This has its pitfalls however. Google’s methods means they can create a “filter bubble” and you tend to find that sponsored content at the top of your list.

In comparison, DuckDuckGo doesn’t list its findings based on your previous searches and only on your keyword. This means that you tend to get the official website first rather than sponsored content but you will get far less results than you would using Google and sometimes the results aren’t quite what you were looking for.

Overall, I would say that Google has the edge here because you can get a better variety of results but DuckDuckGo’s results will always try to find you the official, rather than sponsored, link first and does prevent you from being trapped in a filter bubble.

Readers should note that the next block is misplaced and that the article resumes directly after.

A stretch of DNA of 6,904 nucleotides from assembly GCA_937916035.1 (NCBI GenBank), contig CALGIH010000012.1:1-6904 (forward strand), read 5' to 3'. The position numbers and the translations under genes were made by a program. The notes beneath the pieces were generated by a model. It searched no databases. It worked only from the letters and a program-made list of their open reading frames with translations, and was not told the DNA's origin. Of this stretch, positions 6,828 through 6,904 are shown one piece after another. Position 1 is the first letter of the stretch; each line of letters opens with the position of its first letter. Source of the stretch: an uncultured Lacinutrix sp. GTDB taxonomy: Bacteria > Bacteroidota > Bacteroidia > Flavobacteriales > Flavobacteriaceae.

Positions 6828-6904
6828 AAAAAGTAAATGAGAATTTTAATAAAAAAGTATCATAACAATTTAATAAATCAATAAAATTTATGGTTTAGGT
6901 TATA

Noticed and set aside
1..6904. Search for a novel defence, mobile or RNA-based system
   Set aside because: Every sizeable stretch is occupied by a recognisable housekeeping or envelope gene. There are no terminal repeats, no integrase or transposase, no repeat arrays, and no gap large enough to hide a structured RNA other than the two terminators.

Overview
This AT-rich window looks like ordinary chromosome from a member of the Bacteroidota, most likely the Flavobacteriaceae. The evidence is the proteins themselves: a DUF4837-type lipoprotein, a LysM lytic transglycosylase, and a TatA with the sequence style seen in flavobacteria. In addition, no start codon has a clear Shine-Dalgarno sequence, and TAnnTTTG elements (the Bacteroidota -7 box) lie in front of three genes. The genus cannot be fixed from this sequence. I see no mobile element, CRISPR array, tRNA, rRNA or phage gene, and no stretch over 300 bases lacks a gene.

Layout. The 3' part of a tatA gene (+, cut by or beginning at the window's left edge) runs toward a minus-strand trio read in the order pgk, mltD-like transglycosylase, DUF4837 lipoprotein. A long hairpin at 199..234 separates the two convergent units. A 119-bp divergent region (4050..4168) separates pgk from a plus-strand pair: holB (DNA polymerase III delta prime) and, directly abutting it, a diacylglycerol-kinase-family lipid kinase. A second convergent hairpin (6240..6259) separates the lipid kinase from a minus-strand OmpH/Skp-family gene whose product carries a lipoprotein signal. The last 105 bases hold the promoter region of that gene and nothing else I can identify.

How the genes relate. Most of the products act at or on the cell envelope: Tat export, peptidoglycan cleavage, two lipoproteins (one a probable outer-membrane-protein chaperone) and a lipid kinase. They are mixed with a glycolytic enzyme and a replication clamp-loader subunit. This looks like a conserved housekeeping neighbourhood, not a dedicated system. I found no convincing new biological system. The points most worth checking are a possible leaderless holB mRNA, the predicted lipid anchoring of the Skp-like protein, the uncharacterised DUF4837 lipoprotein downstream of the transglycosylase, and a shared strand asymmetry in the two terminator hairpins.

PRIVACY

DuckDuckGo’s focus is on building a “private” environment for its users. DuckDuckGo have promised not to collect any data on their users. They also take active steps to prevent “search leakage”. The phenomenon where, when you click on a result from a search engine to get into a website, it gives that website your IP address, browser information and search terms used to find them. This allows websites to find out how you found them, but also means they collect a great deal of information about the visitors to their site. DuckDuckGo does not collect any information on its user and so it cannot sell any information to third party advertisers or be compelled to hand this information over to Law Enforcement agencies.

Google on the other hand focuses on building a “personalized” environment for its users. This requires Google to collect a lot of information on its users browsing habits, including keywords, IP addresses and previously visited sites. This allows Google to deliver the content that is most relevant to you. It also allows Google to sell your information to advertisers so that they can deliver targeted ads to you that they believe you will find most ‘useful’.